Image: Vaughan Leiberum/Flickr Image: Vaughan Leiberum/Flickr

A Justice of the Supreme Court says that the UK needs immigrants as Brits are too stupid. He is wrong, of course, but was only wrong because he chose unfortunate wording, the essence of what Lord Kerr said was dead right.

It’s a shame that Lord Kerr, Baron Kerr of Tonaghmore, PC, QC, a Justice of the Supreme Court of the United Kingdom and former Lord Chief Justice of Northern Ireland, chose the words he did.

“We native Brits are so bloody stupid that we need an injection of intelligent people, young people from outside who come in and wake us up from time to time,” he said, while speaking at an event organised by the Institute for Government.

It’s a shame because those comments aside, he is right.

It depends on what you mean by stupid. If you define stupid as not being a winner of a Nobel prize in science, then he makes a good general point, not so much about Brits, but about immigrants. After-all, this year, six Americans won Nobel prizes in science related disciplines, but they were all immigrants.

Of course, you don’t define stupid as having not won a Nobel prize, Brits are not stupid any more than any race is. But Immigrants are often highly intelligent, driven, hardworking and entrepreneurial.

And in a way, immigrants can wake us up a bit, shake us out of our complacency, or worse, a tendency to sit on past glories. This does not make us stupid, and presumably, Lord Kerr was using extreme, but ill-advised, language to try and make a point, he probably did not expect to be interpreted literally.

He also said: “It’s completely true that the Leave campaign, by cleverly outsourcing the xenophobia and the racism to the Farage campaign, were able to salve their consciences it seems by pinning Cameron to the fact that we would only take back control when we left.” He makes a good point, most of the Brexit supporting MPs made sensible thoughtful comments, but they were still surfing a wave of xenophobia expressed by others.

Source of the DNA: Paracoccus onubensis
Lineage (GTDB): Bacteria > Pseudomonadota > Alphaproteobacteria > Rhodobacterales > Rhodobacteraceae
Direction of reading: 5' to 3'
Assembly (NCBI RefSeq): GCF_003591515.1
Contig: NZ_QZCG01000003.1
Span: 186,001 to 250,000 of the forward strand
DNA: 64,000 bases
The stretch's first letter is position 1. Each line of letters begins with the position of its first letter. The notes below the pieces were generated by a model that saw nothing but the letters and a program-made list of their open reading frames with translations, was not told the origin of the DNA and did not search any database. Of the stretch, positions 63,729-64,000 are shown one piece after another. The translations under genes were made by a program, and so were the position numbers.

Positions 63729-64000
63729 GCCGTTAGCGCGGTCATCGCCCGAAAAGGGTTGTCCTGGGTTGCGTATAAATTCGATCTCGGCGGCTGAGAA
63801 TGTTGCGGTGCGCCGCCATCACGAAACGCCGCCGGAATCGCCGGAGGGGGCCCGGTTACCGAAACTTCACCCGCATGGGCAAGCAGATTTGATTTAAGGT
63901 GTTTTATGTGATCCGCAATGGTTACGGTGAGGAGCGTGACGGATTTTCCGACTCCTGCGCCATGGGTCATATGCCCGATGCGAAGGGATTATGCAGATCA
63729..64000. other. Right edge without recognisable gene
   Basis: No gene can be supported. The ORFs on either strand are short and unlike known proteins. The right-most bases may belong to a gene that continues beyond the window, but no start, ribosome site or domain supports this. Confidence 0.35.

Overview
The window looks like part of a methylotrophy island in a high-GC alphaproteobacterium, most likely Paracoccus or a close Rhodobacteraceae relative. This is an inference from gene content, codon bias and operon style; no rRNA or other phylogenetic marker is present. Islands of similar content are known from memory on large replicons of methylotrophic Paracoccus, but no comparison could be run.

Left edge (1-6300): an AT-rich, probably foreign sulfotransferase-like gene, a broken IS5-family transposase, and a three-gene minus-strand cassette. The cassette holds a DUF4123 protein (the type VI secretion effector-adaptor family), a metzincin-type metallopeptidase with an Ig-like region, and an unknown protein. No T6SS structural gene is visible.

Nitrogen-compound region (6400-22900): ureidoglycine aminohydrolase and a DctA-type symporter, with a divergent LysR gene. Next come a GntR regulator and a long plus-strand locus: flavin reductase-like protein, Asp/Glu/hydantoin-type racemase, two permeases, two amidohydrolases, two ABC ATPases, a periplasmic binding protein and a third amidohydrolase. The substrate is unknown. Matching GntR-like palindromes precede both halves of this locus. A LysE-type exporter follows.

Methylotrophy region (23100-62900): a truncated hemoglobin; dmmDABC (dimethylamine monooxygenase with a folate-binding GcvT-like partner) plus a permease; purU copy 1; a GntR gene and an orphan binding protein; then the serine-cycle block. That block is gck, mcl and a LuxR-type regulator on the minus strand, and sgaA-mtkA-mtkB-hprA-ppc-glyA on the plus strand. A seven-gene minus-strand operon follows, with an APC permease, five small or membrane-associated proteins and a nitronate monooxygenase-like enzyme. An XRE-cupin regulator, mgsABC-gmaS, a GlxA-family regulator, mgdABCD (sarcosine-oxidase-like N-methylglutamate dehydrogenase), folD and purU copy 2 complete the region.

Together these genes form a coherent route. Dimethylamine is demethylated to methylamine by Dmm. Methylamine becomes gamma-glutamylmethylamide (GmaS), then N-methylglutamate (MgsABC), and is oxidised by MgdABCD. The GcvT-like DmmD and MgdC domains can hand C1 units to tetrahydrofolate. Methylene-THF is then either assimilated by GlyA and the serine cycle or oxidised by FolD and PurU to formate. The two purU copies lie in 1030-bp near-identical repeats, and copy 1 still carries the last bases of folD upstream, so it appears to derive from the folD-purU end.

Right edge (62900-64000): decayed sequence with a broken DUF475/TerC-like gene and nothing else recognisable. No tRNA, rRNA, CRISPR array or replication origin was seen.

Lord Kerr said: “In Wales and the North East, there is a perception of an immigration problem. No political party in Britain is having the guts to address that issue. That’s the principal problem: not the reality of immigration, which is a good thing; but the perception of immigration in the country and that pusillanimity of politicians.”

Again, these are odd comments. Immigration does indeed do a lot of good for the UK, and worldwide is a major driver of innovation. The backlash against immigration is dangerous, and risks sparking off a chain of events that could put global stability back 80 years. But this has nothing to do with Wales and the North East, we are seeing worldwide xenophobia – across Europe and the US, and maybe beyond.

But Lord Kerr is right to say that politicians are not standing up to this, they are not attempting to lead, instead they are being led by the tide of public opinion, which is being distorted by a media that does sometimes feel more xenophobic than not, while unsavoury views are echoing in a filter bubble, with very few people at the top willing to stick their necks out and attempt to offer an alterative narrative.

Humanity is a young species, we can all trace our lineage back to a common ancestor living some 150,000 years ago. If you look at big history, starting with the earliest Homo sapiens to today, then nations are a new concept, a mere blip in the story of humanity. Furthermore, new technologies are changing the world at a pace that has never been seen before during our history. And could draw us closer together, like never seen before. Nationhood will lose its relevance, washed away like a sandcastle on the shore. Unless that is, we listen to the voices of xenophobia, and in attempting to stop these changes that are occurring, create something very nasty indeed.